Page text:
Minister Maharaj serves on three Cabinet Committees: Economic Affairs, the Committee for Office Bearers and the Inter-ministerial Cabinet Committee (IMCC) which oversees the restructuring of state assets. He is also co-chairperson of the transport sector of the National Framework Agreement (NFA) between government and organised labour.
Role in Politics
Prior to joining the Government of National Unity in 1994, Minister Maharaj played a key role in the negotiation process that led the way to South Africa's first democratic elections and its new Constitution.
He was joint secretary in 1994 of the Transitional Executive Council (TEC), whose task was to ensure that in the run-up to the April elections was fair to all parties.
Prior to that he was part of the ANC negotiation team and served as joint negotiation secretary to the multi-party talks at Kempton Park from 1991 to 1993 which brokered the agreements that took South Africa to its first democratic election in 1994.
Minister Maharaj returned to South Africa before the unbanning of the ANC as commander of Operation Vula, a highly secret mobilisation campaign conducted directly under the authority of the then President of the ANC, Oliver Tambo.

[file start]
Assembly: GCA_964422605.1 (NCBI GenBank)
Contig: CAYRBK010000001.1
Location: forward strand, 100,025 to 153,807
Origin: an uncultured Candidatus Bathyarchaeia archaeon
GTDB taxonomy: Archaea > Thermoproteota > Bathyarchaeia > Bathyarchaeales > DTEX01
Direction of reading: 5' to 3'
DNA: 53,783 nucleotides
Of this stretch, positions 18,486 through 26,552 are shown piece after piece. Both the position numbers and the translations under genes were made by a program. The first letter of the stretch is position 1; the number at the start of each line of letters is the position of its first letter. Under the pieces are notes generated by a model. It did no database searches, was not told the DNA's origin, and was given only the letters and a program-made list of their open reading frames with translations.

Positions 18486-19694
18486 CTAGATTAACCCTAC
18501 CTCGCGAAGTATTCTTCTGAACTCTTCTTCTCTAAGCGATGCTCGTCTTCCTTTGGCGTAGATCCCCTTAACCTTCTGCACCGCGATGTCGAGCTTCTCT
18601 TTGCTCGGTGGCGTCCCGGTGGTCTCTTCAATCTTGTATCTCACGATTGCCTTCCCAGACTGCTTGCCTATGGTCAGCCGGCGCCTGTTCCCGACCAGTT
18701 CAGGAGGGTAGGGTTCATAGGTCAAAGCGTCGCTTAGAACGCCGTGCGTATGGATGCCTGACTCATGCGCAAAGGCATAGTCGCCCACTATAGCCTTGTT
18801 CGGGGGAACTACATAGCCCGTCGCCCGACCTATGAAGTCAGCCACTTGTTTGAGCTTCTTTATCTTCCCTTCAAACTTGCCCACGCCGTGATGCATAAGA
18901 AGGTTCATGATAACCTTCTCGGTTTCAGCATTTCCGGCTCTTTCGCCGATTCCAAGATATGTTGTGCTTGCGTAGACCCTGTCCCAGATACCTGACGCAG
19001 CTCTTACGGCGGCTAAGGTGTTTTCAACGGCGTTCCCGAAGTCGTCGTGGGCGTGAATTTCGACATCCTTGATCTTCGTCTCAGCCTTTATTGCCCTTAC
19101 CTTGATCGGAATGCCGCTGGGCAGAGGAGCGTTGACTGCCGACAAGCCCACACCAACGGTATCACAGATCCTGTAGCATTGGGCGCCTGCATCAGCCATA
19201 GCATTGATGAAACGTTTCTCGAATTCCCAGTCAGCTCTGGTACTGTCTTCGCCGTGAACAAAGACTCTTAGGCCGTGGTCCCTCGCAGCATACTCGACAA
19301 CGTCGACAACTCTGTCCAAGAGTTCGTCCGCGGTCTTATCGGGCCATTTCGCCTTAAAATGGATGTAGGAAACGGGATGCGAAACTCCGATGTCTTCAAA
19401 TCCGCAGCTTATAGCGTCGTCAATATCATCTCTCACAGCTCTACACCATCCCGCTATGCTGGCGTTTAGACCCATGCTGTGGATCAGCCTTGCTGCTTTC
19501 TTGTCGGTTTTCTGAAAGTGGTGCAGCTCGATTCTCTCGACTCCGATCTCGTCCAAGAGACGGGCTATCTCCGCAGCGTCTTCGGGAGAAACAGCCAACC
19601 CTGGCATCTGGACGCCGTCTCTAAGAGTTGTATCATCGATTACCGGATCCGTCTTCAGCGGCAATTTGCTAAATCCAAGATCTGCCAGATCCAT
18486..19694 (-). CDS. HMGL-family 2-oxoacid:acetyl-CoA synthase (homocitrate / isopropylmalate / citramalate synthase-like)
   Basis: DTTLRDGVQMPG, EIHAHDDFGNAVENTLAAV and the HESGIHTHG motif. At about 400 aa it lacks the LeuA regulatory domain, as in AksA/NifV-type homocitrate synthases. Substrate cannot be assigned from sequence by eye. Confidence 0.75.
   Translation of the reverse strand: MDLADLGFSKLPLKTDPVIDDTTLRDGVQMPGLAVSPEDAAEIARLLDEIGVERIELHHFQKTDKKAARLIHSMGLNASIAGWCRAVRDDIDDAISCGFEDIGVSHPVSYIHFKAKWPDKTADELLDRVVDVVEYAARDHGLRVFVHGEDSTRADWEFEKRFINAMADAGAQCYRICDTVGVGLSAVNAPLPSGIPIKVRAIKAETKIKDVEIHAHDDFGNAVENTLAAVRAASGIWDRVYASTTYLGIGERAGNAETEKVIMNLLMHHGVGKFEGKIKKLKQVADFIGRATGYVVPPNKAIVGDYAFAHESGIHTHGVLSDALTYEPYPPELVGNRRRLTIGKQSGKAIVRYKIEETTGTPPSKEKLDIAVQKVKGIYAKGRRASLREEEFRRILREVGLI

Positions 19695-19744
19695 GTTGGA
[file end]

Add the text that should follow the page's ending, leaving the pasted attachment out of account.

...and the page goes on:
Operation Vula brought him back in to South Africa from 1988 to 1990 to coordinate the military and political arms of the ANC's struggle to bring democracy to South Africa. Ironically he was arrested for these activities in June 1990 after he quietly slipped out of the country in May 1990 to returned legally the following month.
He was detained for four months in Johannesburg and charged with terrorism under the Internal Security Act. But the case against him and his co-accused collapsed when they were granted indemnity in March 1991.
After his release he briefly retired from active politics in December 1990, but was re-elected to the National Executive Council (NEC) of the ANC in July 1991 at its first National Conference after its unbanning. In 1994 and again in 1997, at the ANC's National Conferences in Bloemfontein and Mafikeng respectively, he was re-elected in fourth position to the NEC. He has also served on the National Working Committee of the ANC.
Before returning to South Africa to set up Operation Vula, Minister Maharaj had been in exile for 12 years.
He served as secretary of the ANC underground from 1977, with specific responsibility for political mobilisation and organising of the ANC inside South Africa. He went into exile in 1976 after escaping from the house arrest order that was immediately imposed on him in Durban after serving 12 years imprisonment.